Clinique has elsewhere infused experiences in marketing and in stores. Clinique opened its first-ever pop-up store in 2019 to promote its then-new moisturizer Clinique iD, which seized on the customized beauty angle. Then, in 2022, Clinique debuted a new in-store concept with Macy’s called Clinique Lab. Clinique Lab breaks up the brand’s retail space into distinctive zones, with a more interactive approach to visual merchandising. In the case of the brand’s online and digital presence, it experimented with NFTs in 2021 as a form of brand loyalty where people could win a Clinique-molecule-inspired NFT and 10 years’ worth of Clinique products. It later followed that up with a metaverse campaign in June 2022 called “Metaverse Like Us.”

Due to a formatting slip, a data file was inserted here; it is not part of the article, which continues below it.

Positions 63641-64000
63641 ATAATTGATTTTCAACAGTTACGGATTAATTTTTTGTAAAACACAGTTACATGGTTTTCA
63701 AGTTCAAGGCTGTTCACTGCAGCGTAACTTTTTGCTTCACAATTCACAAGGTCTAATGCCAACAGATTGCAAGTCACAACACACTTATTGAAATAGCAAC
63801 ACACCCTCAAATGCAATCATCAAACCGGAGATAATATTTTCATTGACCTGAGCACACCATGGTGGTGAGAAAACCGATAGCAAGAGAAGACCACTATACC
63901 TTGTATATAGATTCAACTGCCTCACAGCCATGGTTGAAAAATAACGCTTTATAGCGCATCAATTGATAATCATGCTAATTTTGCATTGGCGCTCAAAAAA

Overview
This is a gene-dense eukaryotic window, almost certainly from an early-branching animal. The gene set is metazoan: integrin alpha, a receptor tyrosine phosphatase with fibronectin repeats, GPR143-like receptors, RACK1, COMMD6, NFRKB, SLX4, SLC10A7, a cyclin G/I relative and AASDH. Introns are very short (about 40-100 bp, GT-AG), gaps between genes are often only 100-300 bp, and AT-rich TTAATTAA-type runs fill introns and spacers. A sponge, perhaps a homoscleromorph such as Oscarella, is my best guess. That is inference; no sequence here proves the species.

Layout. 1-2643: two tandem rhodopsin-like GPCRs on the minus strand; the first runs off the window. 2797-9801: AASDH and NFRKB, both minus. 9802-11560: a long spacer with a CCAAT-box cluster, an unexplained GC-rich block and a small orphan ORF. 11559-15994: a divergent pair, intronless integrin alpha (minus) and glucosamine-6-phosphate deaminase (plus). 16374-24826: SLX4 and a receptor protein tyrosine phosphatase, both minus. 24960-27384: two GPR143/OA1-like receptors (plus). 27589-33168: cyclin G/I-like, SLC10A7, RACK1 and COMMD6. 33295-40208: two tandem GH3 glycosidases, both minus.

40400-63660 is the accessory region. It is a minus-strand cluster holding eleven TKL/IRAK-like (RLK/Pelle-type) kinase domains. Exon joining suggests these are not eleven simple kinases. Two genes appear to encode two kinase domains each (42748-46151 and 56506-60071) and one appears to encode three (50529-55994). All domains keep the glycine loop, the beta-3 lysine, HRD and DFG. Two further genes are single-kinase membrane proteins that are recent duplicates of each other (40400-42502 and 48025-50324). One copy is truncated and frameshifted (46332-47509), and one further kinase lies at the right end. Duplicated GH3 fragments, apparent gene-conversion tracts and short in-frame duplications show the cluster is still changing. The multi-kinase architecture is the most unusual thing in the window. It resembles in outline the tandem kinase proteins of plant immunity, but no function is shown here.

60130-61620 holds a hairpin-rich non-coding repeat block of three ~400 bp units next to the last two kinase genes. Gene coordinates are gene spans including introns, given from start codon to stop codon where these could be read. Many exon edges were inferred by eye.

Another strategic college initiative is Clinique’s ambassador program. In a survey conducted with college media site Her Campus, Clinique found that 83% of Gen Zers discover new beauty and skin-care products through social media. In addition, 72% of Gen Zers said they want to see more brands doing on-campus activations and ambassadorships. Clinique took this information back to the drawing board of their college campus initiative and launched a paid ambassadorship program in 2022. Currently, there are 53 ambassadors across 50 college campuses in the United States. Clinique is planning to expand the program to 300 college campuses. According to education statistics firm Think Impact, 54% of college freshmen carry a credit card, while college campus marketing agency Refuel claims that college students have $593 billion in spending power.
“[This allows us] to have a peer-to-peer voice versus a brand to a consumer,” said Guastella.